Which Joe gave his name to ‘sloppy joes’? We look at five interesting sandwiches and their lexical origins.
1A large room or building where beer is served.
- ‘After we got to Munchen we decided to have a beer at the world famous Hofbrau House, the world's largest beer hall.’
- ‘The ground floor of the beer hall will be converted into a games area, whilst the upper level will be turned into a restaurant with a top deck.’
- ‘Arriving in this beer hall, my absolutely untrained eye for distinguishing between those who were football fans and those who were not, made me go up to the bartender and ask him if there were any present.’
- ‘That evening we met up with lots of people from the con committee for a big dinner in a beer hall.’
- ‘With beer halls and stores selling everything from the latest fashions to gourmet foods, Potsdamer Platz became a central meeting point for pre-war Berlin.’
- ‘We've emailed back and forth, and on Monday night finally got together for industrial-strength pints at the German beer hall down the block.’
- ‘Last night was spent in a beer hall eating rather fatty food.’
- ‘They had discovered Mike in the beer hall sitting with another boy they both knew: Peter Bodley.’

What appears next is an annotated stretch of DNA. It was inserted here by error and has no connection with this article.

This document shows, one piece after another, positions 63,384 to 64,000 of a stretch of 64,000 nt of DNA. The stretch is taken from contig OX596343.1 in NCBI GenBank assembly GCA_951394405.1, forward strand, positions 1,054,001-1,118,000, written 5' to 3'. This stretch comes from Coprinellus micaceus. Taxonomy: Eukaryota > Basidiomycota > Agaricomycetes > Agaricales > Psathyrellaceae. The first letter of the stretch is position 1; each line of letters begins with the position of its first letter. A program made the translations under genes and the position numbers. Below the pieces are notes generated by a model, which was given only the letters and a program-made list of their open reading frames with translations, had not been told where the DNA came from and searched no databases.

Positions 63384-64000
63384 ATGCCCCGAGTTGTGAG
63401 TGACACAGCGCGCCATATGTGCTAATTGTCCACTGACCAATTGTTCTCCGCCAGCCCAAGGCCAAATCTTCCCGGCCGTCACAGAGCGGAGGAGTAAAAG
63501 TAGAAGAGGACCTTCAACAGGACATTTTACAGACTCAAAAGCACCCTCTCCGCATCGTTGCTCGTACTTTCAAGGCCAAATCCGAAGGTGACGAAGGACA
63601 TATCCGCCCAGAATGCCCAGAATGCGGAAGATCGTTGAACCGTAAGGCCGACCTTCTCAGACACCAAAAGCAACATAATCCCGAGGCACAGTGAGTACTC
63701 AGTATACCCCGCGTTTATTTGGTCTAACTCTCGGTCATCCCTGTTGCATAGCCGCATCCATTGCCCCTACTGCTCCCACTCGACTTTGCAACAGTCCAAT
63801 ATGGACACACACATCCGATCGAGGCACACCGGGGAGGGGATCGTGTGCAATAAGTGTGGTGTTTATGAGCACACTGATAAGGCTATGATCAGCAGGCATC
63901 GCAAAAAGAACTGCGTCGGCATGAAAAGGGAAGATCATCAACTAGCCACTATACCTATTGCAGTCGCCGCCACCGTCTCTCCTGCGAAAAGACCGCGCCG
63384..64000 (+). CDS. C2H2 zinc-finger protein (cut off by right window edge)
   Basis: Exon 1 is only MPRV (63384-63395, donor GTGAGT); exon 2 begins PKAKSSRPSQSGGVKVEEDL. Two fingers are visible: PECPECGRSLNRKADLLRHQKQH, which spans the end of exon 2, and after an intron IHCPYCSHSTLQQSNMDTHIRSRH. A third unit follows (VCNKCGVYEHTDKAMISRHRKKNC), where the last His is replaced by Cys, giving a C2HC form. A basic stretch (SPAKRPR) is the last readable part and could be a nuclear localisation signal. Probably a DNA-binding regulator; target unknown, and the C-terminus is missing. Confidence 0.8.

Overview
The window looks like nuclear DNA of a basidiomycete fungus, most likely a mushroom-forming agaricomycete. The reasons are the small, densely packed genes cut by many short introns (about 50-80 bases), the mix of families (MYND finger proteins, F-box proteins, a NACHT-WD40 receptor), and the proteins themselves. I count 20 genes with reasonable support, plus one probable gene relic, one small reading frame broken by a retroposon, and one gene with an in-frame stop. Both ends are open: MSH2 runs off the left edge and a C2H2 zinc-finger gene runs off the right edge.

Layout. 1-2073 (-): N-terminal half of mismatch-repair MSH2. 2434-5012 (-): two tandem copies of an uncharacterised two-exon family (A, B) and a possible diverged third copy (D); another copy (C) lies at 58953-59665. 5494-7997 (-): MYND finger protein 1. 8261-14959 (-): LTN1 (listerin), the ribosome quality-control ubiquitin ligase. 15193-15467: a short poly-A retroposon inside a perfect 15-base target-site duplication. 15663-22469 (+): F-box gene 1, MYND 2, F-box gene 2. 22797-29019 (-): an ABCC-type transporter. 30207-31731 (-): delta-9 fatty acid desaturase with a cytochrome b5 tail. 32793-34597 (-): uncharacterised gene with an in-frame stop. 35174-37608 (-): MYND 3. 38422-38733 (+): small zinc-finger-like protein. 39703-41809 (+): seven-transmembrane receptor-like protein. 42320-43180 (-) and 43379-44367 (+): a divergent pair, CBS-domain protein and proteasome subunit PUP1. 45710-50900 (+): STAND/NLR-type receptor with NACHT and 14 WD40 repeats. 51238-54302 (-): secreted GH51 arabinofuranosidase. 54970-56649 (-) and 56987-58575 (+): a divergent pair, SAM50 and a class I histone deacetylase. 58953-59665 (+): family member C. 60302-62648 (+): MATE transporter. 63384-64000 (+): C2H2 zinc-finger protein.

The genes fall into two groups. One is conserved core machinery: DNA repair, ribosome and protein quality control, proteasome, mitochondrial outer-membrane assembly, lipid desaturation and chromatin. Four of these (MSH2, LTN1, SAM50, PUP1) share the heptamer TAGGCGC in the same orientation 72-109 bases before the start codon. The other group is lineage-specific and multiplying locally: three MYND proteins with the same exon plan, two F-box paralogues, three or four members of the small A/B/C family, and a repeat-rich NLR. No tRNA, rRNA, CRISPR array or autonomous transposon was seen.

- ‘I will shout loud enough for the entire beer hall to hear.’
- ‘The classroom would more closely resemble a beer hall in Munich during October Fest.’
- ‘The guy who made the speech spent his two year draft commitment in a Munich beer hall.’
- 1.1 (in black townships in South Africa) a state-run establishment selling beer.
- ‘To see them, book a ‘township tour,’ which often includes a visit to a local beer hall, or shebeen.’
- ‘The union said it would fight so that the beer halls remain in the municipality's hands.’
- ‘It started life as a tea room in 1929, was converted to a beer hall in 1944 and has never looked back’
- ‘In the dim light of a makeshift beer hall in a township in South Africa, a tourist is introduced to a taste like no other.’
We take a look at several popular, though confusing, punctuation marks.
From Afghanistan to Zimbabwe, discover surprising and intriguing language facts from around the globe.
The definitions of ‘buddy’ and ‘bro’ in the OED have recently been revised. We explore their history and increase in popularity.